Ahlam’s three young children burst into laughter as they chase each other outside the family’s new mini-market in Lebanon’s Bekaa Valley. From inside the store, Ahlam and her husband keep a watchful eye on the trio as they meticulously review the daily accounts.
“With this shop, our lives have grown,” explains Ahlam, a former primary school teacher. “Before we just stayed in our rented house, in a small room, it felt like a jail. But now, with this shop our children are outside all of the time, they feel free.”
Unable to secure teaching work in Lebanon, Ahlam decided to register for NEF’s livelihoods project, setting her sights on developing a business plan and securing a cash grant. Her fortitude and focus paid off, she accomplished her goal and more. “The training helped with book-keeping and accounting, but I also learned I could change my life. I found a purpose.”
After renting a small garage near their home, purchasing shelves, a fridge, and negotiating with suppliers the couple opened their doors with a clear commitment to reinvest everything back into the business for the first six months. “The situation is continuously improving,” Ahlam reported, adding that the business was increasing their social networks and sense of freedom, “We are attracting customers because we value relationships, and because we own the shop, we are in control.”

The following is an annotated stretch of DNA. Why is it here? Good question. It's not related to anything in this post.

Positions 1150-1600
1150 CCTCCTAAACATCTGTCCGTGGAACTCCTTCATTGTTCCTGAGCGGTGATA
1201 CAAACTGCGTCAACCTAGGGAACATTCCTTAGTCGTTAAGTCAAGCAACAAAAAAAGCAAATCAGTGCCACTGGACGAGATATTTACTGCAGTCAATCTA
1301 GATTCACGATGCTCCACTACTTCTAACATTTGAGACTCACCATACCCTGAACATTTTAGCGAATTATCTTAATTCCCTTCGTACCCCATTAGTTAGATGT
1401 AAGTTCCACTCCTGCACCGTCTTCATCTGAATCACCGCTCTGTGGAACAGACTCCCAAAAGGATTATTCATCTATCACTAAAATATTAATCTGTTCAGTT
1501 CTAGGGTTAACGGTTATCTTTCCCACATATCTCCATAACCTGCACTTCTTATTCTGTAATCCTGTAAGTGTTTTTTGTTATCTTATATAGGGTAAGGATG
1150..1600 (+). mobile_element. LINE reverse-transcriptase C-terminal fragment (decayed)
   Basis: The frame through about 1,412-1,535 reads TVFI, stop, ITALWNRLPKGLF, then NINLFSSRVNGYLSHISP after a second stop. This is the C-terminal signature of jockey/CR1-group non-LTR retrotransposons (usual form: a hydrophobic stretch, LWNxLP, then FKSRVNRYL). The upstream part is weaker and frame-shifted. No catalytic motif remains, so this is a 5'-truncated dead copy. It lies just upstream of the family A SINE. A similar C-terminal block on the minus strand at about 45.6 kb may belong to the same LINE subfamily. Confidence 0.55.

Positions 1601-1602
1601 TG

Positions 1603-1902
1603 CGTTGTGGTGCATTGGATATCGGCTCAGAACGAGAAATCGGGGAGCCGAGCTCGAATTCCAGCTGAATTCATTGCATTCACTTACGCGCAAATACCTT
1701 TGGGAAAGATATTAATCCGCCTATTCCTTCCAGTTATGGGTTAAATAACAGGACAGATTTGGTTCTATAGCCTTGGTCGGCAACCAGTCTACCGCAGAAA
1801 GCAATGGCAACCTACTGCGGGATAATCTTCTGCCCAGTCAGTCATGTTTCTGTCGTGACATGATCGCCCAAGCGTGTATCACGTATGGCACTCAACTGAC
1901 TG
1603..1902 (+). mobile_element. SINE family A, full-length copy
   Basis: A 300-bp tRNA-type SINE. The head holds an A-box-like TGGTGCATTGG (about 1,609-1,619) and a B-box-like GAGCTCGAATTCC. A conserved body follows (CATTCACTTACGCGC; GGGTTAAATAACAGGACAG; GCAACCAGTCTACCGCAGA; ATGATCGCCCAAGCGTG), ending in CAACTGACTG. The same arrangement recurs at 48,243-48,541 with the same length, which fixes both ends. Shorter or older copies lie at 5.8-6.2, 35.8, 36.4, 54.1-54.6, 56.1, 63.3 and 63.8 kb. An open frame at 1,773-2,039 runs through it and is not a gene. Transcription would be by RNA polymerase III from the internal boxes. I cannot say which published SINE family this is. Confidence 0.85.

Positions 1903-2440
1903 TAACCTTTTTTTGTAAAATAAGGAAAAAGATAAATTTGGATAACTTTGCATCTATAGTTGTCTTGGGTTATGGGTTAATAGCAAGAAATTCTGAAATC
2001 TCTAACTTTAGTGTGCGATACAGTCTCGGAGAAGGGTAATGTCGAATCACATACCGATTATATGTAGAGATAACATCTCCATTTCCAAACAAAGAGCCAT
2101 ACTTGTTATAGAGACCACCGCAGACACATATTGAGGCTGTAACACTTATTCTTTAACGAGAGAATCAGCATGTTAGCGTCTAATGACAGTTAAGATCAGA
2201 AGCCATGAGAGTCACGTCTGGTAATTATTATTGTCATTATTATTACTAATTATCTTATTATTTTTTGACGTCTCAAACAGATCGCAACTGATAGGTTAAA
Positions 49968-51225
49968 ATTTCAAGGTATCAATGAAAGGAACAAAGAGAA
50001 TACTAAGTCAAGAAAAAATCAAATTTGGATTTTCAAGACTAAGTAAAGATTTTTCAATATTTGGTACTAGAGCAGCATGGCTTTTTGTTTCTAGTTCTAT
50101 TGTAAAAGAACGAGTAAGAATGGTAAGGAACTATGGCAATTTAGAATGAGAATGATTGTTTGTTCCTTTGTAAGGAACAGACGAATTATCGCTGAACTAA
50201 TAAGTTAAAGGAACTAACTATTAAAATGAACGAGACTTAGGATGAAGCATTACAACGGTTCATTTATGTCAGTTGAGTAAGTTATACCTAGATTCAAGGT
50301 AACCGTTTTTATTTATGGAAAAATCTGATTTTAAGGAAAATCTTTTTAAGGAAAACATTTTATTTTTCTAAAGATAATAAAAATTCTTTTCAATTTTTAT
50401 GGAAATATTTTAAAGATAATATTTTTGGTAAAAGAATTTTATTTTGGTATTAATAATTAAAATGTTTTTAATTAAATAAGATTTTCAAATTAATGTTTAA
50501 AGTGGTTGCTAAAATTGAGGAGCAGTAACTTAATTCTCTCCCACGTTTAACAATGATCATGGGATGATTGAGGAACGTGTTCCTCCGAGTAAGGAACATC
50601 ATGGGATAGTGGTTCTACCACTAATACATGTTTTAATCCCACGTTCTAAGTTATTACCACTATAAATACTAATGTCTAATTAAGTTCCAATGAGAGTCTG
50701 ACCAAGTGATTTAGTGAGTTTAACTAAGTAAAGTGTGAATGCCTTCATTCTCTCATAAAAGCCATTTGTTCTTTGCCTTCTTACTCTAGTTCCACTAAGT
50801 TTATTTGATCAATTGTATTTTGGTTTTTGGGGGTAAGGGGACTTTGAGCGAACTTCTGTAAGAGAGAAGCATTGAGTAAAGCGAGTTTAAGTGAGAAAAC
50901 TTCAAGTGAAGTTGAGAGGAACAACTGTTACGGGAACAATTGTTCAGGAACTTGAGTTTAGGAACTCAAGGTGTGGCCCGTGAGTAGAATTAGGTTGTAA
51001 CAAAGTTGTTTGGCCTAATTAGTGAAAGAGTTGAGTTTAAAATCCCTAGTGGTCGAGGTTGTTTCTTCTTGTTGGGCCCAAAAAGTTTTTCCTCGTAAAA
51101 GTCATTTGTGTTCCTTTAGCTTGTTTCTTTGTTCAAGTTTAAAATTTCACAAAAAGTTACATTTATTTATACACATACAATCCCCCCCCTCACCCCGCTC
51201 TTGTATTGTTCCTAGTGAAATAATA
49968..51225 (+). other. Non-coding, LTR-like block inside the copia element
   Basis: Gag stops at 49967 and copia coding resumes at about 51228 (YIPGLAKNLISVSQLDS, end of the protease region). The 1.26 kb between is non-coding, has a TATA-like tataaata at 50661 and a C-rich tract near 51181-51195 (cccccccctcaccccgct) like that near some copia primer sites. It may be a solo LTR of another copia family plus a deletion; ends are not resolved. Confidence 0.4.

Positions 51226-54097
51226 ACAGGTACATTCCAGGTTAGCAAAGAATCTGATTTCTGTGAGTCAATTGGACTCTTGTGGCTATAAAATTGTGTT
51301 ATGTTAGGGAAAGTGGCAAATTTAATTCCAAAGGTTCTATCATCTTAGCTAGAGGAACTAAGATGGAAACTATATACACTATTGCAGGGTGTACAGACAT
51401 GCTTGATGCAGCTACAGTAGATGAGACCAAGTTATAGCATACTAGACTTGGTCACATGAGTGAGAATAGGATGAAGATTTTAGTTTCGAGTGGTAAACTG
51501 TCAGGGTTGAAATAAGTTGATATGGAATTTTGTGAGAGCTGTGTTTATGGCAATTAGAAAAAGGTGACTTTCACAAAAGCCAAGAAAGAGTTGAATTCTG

The journey has not been without challenges, but Ahlam and her husband are strong in the face of criticism from conservative voices who insist that a woman’s place is in the home, “I ignore the criticism and rely on the trust that we are in this together,” Ahlam said.
The impacts of Ahlam’s achievements on her immediate family are clear, but she shares that the impact extends beyond Lebanon, “I am so happy and our extended families are equally relieved and happy for us. They were always so worried knowing that we didn’t have a way to make ends meet.”